a. Normal sinus rhythm
b. Sinus bradycardia
c. First degree block
d. Sinus arrhythmia
a. Complete heart block
b. Ventricular standstill
c. Agonal rhythm
d. Junctional rhythm
3. Which of the following medications is indicated for this pulseless rhythm?
a. Vasopressin and Epinephrine
b. Epinephrine and Lidocaine
c. Amiodarone and Vasopressin
d. Sodium bicarbonate and Procainamide
a. Sinus arrhythmia
b. Second degree heart block type I
c. NSR with PACs
d. Complete heart block
a. Atrial fibrillation changing to AIVR
b. Atrial fibrillation changing to VT
c. Atrial fibrillation changing to SVT
d. Atrial fibrillation changing to MAT
1. c. First degree block. The rhythm is regular. The P waves are upright and associated with a QRS complex. The PR interval is prolonged. The QRS looks wide. No ectopic beats are seen. PR: .24 sec. QRS: .12 sec, QT: .36 sec.
2. c. Agonal rhythm. Not good. Call a code. Hopefully a DNR.
3. a. Vasopressin and Epinephrine. Vasopressin 40 units or Epinephrine 1 mg IV q3 - 5 minutes.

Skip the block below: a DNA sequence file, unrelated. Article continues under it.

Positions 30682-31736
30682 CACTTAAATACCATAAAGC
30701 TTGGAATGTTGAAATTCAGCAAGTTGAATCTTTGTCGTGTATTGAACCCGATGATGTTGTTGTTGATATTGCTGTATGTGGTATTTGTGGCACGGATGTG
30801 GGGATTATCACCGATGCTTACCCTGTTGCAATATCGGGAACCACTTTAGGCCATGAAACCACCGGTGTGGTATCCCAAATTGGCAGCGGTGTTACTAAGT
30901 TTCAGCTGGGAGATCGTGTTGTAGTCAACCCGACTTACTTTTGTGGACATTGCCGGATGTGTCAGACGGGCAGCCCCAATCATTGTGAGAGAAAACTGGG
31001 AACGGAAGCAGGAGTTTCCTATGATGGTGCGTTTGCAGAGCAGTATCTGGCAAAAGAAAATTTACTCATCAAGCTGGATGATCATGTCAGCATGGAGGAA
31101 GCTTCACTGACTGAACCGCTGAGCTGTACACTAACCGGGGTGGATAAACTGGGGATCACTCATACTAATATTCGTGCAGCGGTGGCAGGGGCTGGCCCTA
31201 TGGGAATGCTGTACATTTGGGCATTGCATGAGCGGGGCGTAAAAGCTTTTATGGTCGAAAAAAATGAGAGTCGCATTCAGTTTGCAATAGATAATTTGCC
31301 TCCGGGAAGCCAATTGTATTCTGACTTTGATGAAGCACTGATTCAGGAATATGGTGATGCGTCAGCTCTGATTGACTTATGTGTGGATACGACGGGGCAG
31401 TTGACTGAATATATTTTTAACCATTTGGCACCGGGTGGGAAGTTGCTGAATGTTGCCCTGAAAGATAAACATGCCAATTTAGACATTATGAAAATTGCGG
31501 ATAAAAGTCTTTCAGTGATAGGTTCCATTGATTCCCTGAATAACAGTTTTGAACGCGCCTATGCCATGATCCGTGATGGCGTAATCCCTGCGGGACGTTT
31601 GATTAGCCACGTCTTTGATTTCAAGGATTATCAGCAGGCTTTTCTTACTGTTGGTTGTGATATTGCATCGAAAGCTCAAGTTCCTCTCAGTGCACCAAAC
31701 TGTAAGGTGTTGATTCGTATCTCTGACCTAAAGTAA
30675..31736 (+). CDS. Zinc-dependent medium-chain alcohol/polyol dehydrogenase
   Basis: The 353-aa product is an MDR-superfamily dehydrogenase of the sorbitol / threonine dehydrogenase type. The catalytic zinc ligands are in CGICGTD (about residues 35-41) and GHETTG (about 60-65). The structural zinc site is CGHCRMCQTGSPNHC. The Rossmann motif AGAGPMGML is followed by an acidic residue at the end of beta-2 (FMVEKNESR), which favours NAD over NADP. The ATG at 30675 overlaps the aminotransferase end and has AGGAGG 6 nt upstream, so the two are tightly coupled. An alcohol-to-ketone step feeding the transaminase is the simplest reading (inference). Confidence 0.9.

4. b. Second degree heart block type I. On the first group of beats it is easy to see the progressive prolongation of the P waves and the dropped beats. On the second group of beats you can see the progression on the 3rd and 4th beats but it is not evident on the fifth and 6th beats. On the monitor this patient would transition in and out of the type I block in a similar pattern that is seen on the strip. The P - P interval stays fairly regular throughout the strip.
5. b. Atrial fibrillation changing to VT OR Sinus rhythm changing to VT. You can make a case for sinus rhythm if you enlarge the strip. It looks like you can see what looks like small biphasic P waves. The are obscured by some of the artifact between the QRS complexes. They do seem to measure out from beat to beat. The R to R interval is also fairly regular. Look and see